TEST 4: Using A Chemical Block Tester (Combustion Leak Tester)
In some cases a head gasket has failed, but the first three tests are not able to confirm that it is.
In other words, even though one of the head gaskets has failed, the engine coolant isn't mixed with the engine oil, the coolant within the radiator isn't being shot out of the open coolant tank (while cranking the engine), and engine compression was okay. Yet the engine is overheating for no apparent reason at all.
In these hard to diagnose blown head gasket cases, the only way to find out if the head gasket is blown (or not) is to do a block test with a block tester.
You do have to buy (or borrow) the block tester, but this tool is worth every penny since it's a test that gives you a very accurate test result.
In a nutshell, this is how a block tester works:
- A blue liquid chemical, which is blue in color, is placed in the tester (see photo above).
- The tester assembly is then placed on the open radiator neck (you may have to drain some of the coolant in the radiator since this tool needs to ‘gulp’ some of the air inside the radiator).
- The engine is started.
- The rubber bellow is then squeezed to suck in the air up through the two fluid-filled chambers. As the air bubbles up through the fluid, it will cause a chemical reaction.
- If the blue chemical turns yellow (for gasoline engines), combustion gases are entering the radiator. This result confirms a head gasket failure, a cracked blocked, or a cracked cylinder head issue.
- If the blue chemical doesn't change color, you can conclude that you don't have a head gasket failure, a cracked blocked, or a cracked cylinder head issue.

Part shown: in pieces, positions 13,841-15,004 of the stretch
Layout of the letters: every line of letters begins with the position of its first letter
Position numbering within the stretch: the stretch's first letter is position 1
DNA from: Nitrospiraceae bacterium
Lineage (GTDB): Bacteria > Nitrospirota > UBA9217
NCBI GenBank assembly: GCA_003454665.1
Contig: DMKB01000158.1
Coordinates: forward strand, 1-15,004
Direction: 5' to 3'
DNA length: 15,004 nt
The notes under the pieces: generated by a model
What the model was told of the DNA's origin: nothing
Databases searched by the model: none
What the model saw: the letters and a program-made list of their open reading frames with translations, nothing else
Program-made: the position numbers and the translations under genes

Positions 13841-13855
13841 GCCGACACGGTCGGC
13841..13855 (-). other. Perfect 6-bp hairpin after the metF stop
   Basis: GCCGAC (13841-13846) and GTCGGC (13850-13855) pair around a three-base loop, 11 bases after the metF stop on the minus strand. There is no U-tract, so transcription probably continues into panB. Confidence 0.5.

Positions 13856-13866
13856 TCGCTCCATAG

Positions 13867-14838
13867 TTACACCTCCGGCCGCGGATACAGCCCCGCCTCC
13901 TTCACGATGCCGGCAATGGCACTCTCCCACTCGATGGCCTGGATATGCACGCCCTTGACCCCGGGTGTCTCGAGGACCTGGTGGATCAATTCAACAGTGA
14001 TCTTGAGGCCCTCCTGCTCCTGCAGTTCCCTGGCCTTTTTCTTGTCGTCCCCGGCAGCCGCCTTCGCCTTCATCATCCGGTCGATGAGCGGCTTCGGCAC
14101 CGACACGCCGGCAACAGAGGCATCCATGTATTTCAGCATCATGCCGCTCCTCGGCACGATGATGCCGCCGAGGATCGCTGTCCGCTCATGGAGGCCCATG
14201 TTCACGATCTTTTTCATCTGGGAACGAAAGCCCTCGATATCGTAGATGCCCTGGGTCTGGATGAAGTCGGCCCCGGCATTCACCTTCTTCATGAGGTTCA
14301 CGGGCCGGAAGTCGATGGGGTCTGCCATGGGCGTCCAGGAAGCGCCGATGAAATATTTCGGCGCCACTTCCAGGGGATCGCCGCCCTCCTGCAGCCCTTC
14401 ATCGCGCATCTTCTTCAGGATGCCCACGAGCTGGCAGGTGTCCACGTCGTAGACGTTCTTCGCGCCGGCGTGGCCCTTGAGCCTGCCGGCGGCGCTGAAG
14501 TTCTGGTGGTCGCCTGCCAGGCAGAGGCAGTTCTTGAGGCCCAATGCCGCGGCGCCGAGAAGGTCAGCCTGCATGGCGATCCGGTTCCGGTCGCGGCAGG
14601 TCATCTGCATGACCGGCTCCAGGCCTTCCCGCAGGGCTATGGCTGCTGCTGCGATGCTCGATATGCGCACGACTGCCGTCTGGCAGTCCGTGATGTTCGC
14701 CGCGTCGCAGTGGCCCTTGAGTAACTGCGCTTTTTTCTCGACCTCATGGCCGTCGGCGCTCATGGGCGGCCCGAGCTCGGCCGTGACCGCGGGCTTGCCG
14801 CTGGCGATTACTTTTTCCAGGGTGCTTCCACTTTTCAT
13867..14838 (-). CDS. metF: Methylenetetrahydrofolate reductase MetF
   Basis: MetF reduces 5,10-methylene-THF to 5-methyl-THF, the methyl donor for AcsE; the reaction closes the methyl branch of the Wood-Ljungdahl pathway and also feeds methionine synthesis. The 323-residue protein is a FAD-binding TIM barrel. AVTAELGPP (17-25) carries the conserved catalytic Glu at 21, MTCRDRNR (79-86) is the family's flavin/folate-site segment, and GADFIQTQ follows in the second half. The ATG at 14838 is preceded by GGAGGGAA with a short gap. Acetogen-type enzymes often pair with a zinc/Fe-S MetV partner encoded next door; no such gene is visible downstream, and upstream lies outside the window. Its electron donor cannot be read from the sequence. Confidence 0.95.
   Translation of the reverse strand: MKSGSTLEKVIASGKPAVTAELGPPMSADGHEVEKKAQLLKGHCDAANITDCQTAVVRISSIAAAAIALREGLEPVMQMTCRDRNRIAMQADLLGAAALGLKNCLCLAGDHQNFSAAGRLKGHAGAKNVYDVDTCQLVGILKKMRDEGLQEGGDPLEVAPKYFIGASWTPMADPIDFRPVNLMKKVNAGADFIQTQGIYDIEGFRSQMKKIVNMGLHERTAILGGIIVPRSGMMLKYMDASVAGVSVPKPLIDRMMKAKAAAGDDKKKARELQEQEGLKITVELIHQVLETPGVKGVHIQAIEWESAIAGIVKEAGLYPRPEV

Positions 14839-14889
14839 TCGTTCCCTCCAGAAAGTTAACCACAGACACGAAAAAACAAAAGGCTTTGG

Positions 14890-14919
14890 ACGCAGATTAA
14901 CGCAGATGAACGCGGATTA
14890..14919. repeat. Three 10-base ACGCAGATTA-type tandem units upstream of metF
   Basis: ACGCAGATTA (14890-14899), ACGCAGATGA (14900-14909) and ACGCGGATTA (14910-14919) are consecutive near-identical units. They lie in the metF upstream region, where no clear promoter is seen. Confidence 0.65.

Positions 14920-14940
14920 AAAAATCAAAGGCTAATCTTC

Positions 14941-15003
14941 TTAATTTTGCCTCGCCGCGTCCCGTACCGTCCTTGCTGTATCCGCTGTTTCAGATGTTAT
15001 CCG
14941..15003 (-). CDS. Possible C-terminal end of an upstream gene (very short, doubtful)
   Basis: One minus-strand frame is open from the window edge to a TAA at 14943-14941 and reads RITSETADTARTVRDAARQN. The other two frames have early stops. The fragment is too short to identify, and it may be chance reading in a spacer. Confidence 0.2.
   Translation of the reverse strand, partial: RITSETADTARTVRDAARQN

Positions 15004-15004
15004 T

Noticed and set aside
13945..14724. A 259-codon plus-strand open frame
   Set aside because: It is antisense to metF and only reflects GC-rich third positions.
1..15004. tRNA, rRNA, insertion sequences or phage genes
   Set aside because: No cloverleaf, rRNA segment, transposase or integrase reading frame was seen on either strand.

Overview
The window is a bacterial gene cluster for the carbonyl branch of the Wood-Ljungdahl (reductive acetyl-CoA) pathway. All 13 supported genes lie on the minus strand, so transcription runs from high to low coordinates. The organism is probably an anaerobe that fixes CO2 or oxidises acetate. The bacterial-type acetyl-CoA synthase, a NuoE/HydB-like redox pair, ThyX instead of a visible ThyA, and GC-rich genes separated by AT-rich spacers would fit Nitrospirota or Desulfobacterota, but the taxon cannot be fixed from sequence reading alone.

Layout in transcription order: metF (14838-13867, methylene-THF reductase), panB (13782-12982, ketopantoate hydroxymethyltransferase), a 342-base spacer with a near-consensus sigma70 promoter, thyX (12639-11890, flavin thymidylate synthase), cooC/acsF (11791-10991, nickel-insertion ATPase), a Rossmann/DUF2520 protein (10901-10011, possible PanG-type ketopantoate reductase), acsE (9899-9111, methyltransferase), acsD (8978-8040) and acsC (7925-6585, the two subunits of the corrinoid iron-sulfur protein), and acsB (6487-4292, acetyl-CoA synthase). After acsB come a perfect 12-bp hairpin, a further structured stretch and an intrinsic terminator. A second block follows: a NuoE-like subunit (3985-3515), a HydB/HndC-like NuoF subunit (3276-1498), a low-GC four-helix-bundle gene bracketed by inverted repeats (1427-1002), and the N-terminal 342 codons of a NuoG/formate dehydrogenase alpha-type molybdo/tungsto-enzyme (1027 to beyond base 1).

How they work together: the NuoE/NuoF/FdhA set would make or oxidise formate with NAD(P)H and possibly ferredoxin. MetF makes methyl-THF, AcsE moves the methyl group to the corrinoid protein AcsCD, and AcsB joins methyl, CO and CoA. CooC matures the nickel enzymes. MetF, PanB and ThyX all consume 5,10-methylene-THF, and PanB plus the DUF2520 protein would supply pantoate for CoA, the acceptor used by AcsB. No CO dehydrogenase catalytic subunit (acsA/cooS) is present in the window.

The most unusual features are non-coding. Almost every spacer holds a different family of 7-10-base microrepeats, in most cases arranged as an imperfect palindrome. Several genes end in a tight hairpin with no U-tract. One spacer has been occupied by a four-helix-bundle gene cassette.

Where can you get the chemical and block tester? At your local auto parts store or here:
Frequently Asked Questions
1.) Do I need to remove both cylinder head?
Yes, if you have confirmed that the engine has a head gasket failure, you have to remove and check both cylinder heads for cracks and warpage.
1.) How can I tell if the cylinder head is cracked?
The cylinder head has to be removed and visually inspected. If the crack is wide enough, you'll be able to easily see it.
Sometimes, a visual inspection proves inconclusive, this is why it's important to let a machine shop pressure test it for you.
2.) Do I need to resurface the cylinder head?
YES, you need to resurface both cylinder heads! You should never reinstall the cylinder head without first having an automotive machine shop resurface it. Especially if your Ford's engine overheated.
Now, of course, if you (or the machine shop) have checked it with a straight-edge and there's no warpage then, and only then is the cylinder head not resurfaced.
Related Test Articles
There are several more 3.0L, 3.8L Ford car (or mini-van, pick up) specific ‘how to’ tutorials that I've written for your troubleshooting and diagnostic benefit. The articles that are here in this web site, you can find them here: Ford 3.0L, 3.8L Index Of Articles.
At easyautodiagnostics.com, you'll find the following articles:
- How To Test The Ford V6 Ignition Coil Pack.
- How To Test The Ignition Control Module (Older 3.0L And 3.8L With A Distributor).
- How To Test The MAF Sensor.
- How To Test The Throttle Position Sensor (TPS).
If this info saved the day, buy me a beer!